Temperature Variability during Delirium in ICU Patients: An Observational StudyReport as inadecuate

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Delirium is an acute disturbance of consciousness and cognition. It is a common disorder in the intensive care unit ICU and associated with impaired long-term outcome. Despite its frequency and impact, delirium is poorly recognized by ICU-physicians and –nurses using delirium screening tools. A completely new approach to detect delirium is to use monitoring of physiological alterations. Temperature variability, a measure for temperature regulation, could be an interesting component to monitor delirium, but whether temperature regulation is different during ICU delirium has not yet been investigated. The aim of this study was to investigate whether ICU delirium is related to temperature variability. Furthermore, we investigated whether ICU delirium is related to absolute body temperature.


We included patients who experienced both delirium and delirium free days during ICU stay, based on the Confusion Assessment method for the ICU conducted by a research- physician or –nurse, in combination with inspection of medical records. We excluded patients with conditions affecting thermal regulation or therapies affecting body temperature. Daily temperature variability was determined by computing the mean absolute second derivative of the temperature signal. Temperature variability primary outcome and absolute body temperature secondary outcome were compared between delirium- and non-delirium days with a linear mixed model and adjusted for daily mean Richmond Agitation and Sedation Scale scores and daily maximum Sequential Organ Failure Assessment scores.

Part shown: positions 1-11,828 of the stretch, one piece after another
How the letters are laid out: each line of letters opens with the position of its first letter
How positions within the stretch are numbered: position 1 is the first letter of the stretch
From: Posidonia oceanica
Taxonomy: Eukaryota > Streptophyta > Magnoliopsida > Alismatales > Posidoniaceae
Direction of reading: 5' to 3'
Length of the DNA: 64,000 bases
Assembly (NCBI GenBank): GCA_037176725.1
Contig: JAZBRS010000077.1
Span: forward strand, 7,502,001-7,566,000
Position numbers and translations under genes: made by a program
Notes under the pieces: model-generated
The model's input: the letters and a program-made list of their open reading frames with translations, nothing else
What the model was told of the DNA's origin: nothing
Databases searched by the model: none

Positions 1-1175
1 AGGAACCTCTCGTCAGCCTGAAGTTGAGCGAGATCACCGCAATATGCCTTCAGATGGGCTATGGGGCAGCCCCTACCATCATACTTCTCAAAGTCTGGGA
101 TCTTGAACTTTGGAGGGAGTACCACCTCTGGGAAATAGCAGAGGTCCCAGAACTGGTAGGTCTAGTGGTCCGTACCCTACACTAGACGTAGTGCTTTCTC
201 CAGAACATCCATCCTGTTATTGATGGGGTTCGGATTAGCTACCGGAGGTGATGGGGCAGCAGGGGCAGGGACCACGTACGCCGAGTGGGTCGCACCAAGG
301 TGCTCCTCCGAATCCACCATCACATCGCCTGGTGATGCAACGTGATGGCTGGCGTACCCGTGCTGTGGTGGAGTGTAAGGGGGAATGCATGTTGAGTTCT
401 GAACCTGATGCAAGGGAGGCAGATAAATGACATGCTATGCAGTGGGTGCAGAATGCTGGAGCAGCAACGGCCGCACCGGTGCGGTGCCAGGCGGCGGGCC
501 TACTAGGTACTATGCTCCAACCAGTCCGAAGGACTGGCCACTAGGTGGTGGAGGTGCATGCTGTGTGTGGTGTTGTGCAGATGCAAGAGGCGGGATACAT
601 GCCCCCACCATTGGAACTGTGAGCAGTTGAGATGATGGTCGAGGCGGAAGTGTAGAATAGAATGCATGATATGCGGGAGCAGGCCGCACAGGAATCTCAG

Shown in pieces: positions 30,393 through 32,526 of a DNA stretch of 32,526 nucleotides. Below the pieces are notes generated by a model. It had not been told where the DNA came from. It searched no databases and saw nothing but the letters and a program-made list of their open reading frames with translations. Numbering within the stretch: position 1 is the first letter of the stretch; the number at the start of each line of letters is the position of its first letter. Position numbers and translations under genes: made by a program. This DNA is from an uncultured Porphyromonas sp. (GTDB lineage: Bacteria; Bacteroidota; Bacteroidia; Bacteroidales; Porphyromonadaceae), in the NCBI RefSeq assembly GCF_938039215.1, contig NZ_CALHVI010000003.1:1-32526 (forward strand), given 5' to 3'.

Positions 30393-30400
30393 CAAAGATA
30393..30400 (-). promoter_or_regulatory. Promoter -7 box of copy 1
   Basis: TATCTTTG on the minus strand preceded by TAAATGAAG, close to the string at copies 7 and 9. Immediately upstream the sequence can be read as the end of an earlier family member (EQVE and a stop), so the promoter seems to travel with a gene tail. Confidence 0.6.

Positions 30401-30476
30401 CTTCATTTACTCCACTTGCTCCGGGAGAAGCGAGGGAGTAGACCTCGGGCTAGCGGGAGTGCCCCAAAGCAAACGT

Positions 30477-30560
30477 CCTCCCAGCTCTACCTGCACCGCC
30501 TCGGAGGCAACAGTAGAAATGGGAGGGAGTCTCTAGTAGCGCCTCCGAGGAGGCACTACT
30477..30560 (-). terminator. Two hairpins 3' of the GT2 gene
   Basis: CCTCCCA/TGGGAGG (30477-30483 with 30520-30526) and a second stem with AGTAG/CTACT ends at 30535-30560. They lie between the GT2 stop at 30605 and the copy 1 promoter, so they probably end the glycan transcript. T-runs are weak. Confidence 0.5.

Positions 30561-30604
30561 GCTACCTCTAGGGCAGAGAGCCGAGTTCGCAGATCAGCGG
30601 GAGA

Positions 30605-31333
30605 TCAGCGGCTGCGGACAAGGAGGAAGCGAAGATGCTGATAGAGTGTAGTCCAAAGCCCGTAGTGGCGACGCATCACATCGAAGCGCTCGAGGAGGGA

Temperature variability was increased during delirium-days compared to days without delirium βunadjusted=0.007, 95% confidence interval CI=0.004 to 0.011, p<0.001. Adjustment for confounders did not alter this result βadjusted=0.005, 95% CI=0.002 to 0.008, p<0.001. Delirium was not associated with absolute body temperature βunadjusted=-0.03, 95% CI=-0.17 to 0.10, p=0.61. This did not change after adjusting for confounders βadjusted=-0.03, 95% CI=-0.17 to 0.10, p=0.63.


Our study suggests that temperature variability is increased during ICU delirium.

Author: Arendina W. van der Kooi , Teus H. Kappen, Rosa J. Raijmakers, Irene J. Zaal, Arjen J. C. Slooter

Source: http://plos.srce.hr/


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